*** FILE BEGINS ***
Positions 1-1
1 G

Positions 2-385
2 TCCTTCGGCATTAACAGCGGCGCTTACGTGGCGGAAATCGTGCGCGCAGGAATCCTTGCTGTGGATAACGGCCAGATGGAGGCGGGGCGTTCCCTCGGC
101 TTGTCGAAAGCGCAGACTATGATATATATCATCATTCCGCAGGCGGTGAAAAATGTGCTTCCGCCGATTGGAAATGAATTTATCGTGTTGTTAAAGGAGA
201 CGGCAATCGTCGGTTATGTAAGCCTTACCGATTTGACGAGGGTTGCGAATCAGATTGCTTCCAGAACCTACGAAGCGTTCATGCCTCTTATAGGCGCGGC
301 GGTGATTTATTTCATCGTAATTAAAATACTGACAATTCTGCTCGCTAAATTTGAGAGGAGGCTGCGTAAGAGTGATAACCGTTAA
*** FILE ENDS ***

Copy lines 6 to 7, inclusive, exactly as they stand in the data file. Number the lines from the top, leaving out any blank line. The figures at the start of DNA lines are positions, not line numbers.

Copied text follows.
201 CGGCAATCGTCGGTTATGTAAGCCTTACCGATTTGACGAGGGTTGCGAATCAGATTGCTTCCAGAACCTACGAAGCGTTCATGCCTCTTATAGGCGCGGC
301 GGTGATTTATTTCATCGTAATTAAAATACTGACAATTCTGCTCGCTAAATTTGAGAGGAGGCTGCGTAAGAGTGATAACCGTTAA